Every company and agency has its requirements for its investigative reports, but there are a few general rules investigators should follow. While most of these are straightforward, one easy practice seems to elude the best of us: Using past tense when writing a report.
Investigators, and their chain of command, want reports to be accurate. This quest for accuracy can lure investigators into writing reports that include past, present, and future tenses. We do this because we want to convey a specific meaning to something we address in our report.
For example, if someone took money from a cash register once in the past, we will write that the subject "took money from the cash register." But, if the subject took money from a cash register several times in the past, we might be tempted to write "the subject had been taking money from the register."
As we write the report, we tend to switch back and forth from past to present, back to past participle, and then forward to the future and back to the present. The whole timeline gets muddled and quickly becomes confusing for the reader.
There are a few problems with writing a report this way.
- The reader has limited knowledge about most of the things in the investigation. Consequently, the changes in verb tenses do very little to bring context to the overall timeline of the events captured in the report. The changes in verb tense do not give the reader a clearer picture of the investigation.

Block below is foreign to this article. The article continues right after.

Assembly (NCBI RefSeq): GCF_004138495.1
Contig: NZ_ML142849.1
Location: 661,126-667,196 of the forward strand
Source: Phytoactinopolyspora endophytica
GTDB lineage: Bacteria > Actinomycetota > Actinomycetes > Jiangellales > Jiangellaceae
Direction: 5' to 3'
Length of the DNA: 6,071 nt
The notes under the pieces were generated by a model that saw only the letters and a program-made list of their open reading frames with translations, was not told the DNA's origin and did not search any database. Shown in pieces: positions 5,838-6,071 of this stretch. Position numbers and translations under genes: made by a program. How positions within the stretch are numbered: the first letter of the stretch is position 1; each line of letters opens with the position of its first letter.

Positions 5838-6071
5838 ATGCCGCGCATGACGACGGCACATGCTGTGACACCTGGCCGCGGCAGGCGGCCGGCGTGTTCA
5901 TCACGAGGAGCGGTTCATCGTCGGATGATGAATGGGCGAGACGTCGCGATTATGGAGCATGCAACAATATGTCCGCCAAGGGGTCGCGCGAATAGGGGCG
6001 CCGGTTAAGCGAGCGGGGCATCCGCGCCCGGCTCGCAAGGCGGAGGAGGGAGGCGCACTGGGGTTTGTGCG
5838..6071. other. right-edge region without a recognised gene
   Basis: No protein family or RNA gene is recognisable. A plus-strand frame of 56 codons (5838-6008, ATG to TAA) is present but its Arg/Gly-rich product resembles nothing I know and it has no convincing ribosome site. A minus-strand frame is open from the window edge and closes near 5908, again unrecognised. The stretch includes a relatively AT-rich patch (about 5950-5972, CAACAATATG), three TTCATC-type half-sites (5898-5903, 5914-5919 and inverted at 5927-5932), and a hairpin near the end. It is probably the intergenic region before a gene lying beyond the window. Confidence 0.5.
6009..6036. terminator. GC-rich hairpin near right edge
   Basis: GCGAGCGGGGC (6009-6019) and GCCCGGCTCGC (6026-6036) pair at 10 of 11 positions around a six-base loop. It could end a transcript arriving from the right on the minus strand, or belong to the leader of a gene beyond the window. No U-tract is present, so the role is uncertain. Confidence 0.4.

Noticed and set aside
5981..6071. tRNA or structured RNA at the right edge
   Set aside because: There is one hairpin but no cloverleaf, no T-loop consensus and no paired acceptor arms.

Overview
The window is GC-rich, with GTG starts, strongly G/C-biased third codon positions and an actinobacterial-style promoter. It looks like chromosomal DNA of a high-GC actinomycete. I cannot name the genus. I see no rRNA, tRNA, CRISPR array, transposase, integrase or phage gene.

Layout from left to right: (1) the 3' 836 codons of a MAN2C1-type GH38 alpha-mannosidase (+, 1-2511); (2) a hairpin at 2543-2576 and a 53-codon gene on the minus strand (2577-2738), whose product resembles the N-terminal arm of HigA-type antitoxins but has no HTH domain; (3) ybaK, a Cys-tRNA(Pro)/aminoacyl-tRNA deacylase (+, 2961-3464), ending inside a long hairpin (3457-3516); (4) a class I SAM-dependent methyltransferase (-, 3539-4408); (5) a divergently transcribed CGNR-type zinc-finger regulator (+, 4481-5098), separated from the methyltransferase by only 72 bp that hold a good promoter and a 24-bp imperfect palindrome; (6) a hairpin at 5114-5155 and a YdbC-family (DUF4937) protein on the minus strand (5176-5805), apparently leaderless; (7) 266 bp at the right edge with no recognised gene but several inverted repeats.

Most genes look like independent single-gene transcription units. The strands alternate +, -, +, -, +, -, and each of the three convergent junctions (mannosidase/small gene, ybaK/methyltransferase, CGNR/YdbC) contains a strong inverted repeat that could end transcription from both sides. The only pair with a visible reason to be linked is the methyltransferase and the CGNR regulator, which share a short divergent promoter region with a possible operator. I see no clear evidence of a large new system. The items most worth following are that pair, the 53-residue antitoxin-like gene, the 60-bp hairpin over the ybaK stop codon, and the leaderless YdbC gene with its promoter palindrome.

- If you do any writing at all, from in-depth reports to general emails, then you know all writers make mistakes. Our agency reports go through at least two tiers of detailed report reviews and editing before they get finalized. If an investigator uses several tenses in their report, then they might use the wrong tense, as a matter of error, throughout the piece. Likely, the investigator's error will not be caught in reviews, as the reviewers will not have the ability to detect the mistakes in a long and detailed timeline.
- Using various tenses inevitably leads to using "has been going" instead of "went" or "had already been trying to leave" instead of "tried to leave." You get the point. The sentences start getting wordier, and the extra verbiage makes the report more confusing, the exact thing the report writer was trying to avoid by using various verb tenses in the first place.
There are always exceptions to the rule, such as documenting certain events a person tells you will happen in the future. Since the event has not yet happened, it makes sense that we cannot use a past tense verb to express this. But, as a rule of thumb, use simple past tense verbs in 95 percent of your report.
Making this one change in your report writing will make your reports more accurate, clear, and concise. And since most of the reports we write will be referenced at a future date, sticking with the past tense will sound more natural to a reader than the writer.
Stick to your guns and use past tense when documenting your investigation.